A complete miss from an otherwise solid author.

READ REVIEW

GONE, GONE, GONE

The Beltway sniper shootings and the attacks of 9/11 become the crucible for this exploration of teenage grief and love.

Thirteen months after the 9/11 attacks, 15-year-old Craig wakes up to find that his menagerie of five cats, four dogs, three rabbits, a bird and a guinea pig have all escaped. Meanwhile, Lio, also 15, is using his therapy sessions to explore his feelings for Craig instead of dealing with the death of his twin brother from leukemia. Hunting for the animals, the teens end up arguing over the destruction of the World Trade Center, the damage to the Pentagon and the peculiar allocation of the country's collective grief. Enigmatic characters, emotional manipulation and the convoluted plot keep Moskowitz’s third novel from achieving the impact of her previous works (Invincible Summer, 2011, etc.). Craig is an especially remote character, with somewhat autistic mannerisms, and it's difficult to relate to him through either inner and or interpersonal dialogue. His relationship with Lio is not so much developed as forced. There’s no skill in the treatment of these two high-profile tragedies; they both come across as cheap emotional touchstones rather than opportunities to honestly explore grief, loss and shared sorrow. What with the lost pets, the unclear relationship Craig has with his ex-boyfriend, a suicide hotline and dead siblings, there’s simply too much going on.

A complete miss from an otherwise solid author. (Fiction. 14 & up)

Pub Date: April 17, 2012

ISBN: 978-1-4424-0753-4

Page Count: 272

Publisher: Simon Pulse/Simon & Schuster

Review Posted Online: Feb. 5, 2012

Kirkus Reviews Issue: Feb. 15, 2012

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A carefully researched, precisely written tour de force; unforgettable and wrenching.

CODE NAME VERITY

Breaking away from Arthurian legends (The Winter Prince, 1993, etc.), Wein delivers a heartbreaking tale of friendship during World War II.

In a cell in Nazi-occupied France, a young woman writes. Like Scheherezade, to whom she is compared by the SS officer in charge of her case, she dribbles out information—“everything I can remember about the British War Effort”—in exchange for time and a reprieve from torture. But her story is more than a listing of wireless codes or aircraft types. Instead, she describes her friendship with Maddie, the pilot who flew them to France, as well as the real details of the British War Effort: the breaking down of class barriers, the opportunities, the fears and victories not only of war, but of daily life. She also describes, almost casually, her unbearable current situation and the SS officer who holds her life in his hands and his beleaguered female associate, who translates the narrative each day. Through the layers of story, characters (including the Nazis) spring to life. And as the epigraph makes clear, there is more to this tale than is immediately apparent. The twists will lead readers to finish the last page and turn back to the beginning to see how the pieces slot perfectly, unexpectedly into place.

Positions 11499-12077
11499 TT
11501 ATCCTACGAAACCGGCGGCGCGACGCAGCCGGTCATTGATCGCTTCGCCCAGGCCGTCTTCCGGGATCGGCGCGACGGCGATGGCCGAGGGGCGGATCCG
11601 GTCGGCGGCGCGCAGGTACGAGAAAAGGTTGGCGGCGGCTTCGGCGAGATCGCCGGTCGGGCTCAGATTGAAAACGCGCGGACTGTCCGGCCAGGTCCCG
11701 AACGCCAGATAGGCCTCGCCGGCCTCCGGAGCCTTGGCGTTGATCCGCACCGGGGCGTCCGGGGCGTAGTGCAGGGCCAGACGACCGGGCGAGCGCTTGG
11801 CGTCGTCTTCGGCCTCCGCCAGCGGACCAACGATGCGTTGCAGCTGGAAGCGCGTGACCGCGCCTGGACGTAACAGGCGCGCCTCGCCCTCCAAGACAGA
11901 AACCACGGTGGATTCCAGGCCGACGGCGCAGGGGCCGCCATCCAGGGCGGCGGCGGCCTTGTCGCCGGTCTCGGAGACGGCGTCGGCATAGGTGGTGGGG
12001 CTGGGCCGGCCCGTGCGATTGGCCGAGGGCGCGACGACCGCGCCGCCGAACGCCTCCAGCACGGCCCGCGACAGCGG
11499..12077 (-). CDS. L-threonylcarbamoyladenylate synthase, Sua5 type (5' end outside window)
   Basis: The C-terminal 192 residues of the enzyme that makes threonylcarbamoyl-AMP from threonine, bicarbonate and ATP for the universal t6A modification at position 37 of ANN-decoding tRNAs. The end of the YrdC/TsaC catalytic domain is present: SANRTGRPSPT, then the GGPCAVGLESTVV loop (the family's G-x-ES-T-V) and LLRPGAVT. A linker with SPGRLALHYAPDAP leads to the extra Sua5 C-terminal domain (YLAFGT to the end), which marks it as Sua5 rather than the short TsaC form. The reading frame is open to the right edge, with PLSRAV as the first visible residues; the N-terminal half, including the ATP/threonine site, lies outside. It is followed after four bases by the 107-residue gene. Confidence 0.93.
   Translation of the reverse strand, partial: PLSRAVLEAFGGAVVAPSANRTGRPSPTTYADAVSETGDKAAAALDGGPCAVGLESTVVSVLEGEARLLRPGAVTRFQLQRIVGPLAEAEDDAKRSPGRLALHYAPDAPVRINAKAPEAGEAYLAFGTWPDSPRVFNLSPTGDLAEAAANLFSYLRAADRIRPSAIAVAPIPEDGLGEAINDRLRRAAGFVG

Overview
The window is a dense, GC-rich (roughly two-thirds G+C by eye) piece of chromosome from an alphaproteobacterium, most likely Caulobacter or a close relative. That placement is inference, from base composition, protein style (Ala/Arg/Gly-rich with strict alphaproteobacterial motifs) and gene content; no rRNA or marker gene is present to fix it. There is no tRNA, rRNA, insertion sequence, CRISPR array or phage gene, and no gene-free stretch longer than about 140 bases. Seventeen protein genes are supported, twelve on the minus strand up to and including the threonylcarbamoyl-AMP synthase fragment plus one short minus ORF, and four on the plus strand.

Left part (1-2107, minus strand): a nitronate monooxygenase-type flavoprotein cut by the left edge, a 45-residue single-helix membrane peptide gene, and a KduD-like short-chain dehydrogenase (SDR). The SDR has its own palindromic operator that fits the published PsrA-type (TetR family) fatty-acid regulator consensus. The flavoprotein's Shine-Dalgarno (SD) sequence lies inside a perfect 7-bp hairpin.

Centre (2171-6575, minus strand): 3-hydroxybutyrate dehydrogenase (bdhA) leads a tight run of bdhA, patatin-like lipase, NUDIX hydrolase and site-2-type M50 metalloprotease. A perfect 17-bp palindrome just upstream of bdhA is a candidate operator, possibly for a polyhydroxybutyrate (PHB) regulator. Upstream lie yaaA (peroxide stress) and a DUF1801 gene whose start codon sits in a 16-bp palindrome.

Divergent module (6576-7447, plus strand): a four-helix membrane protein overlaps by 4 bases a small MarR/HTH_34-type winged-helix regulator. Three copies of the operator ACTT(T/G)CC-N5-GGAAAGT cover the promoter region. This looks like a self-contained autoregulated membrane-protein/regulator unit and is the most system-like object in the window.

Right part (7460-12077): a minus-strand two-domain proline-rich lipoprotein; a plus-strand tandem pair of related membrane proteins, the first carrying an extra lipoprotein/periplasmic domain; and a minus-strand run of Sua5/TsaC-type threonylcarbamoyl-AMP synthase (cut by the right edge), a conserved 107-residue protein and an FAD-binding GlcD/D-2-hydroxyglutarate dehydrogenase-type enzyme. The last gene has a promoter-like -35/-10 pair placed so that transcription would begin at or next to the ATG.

A carefully researched, precisely written tour de force; unforgettable and wrenching. (Historical fiction. 14 & up)

Pub Date: May 15, 2012

ISBN: 978-1-4231-5219-4

Page Count: 352

Publisher: Hyperion

Review Posted Online: Feb. 15, 2012

Kirkus Reviews Issue: March 1, 2012

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An accomplished, exciting debut.

ALL THE STARS AND TEETH

A princess embarks on a dangerous path to the throne.

In the island kingdom of Visidia, where each person is allowed just one type of magic, only the members of the royal Montara family have the ability to wield the dangerous soul magic. Princess Amora is next in line to be High Animancer, but she must first prove to her people that she is powerful enough to use her magic to protect them. But something goes terribly wrong during a critical public ceremony, and Amora runs away with dashing pirate Bastian, whose rescue comes with a price: She must help him recover his own magic, stolen away by a dangerous man leading a growing rebellion that could bring down the whole kingdom. Debut author Grace wields her own magic with a skillful balancing act between high-stakes adventure (here there be monsters, mermaids, and high-seas shenanigans), bloody fantasy, and character development in a story with a lovable found family at its core. Amora yearns for adventure just as she welcomes her right to command her kingdom; her ferocious sense of duty and legitimate need to do good shine through. The novel’s further unravelling of dark secrets long kept comes with a recognized need for accountability and making amends which adds a thoughtful extra layer to the rich worldbuilding. Amora has copper-brown skin and dark, curly hair; other characters have a range of skin tones in this diverse world.

An accomplished, exciting debut. (guide to the kingdom) (Fantasy. 14-adult)

Pub Date: Feb. 4, 2020

ISBN: 978-1-250-30778-1

Page Count: 384

Publisher: Imprint

Review Posted Online: Nov. 19, 2019

Kirkus Reviews Issue: Dec. 15, 2019

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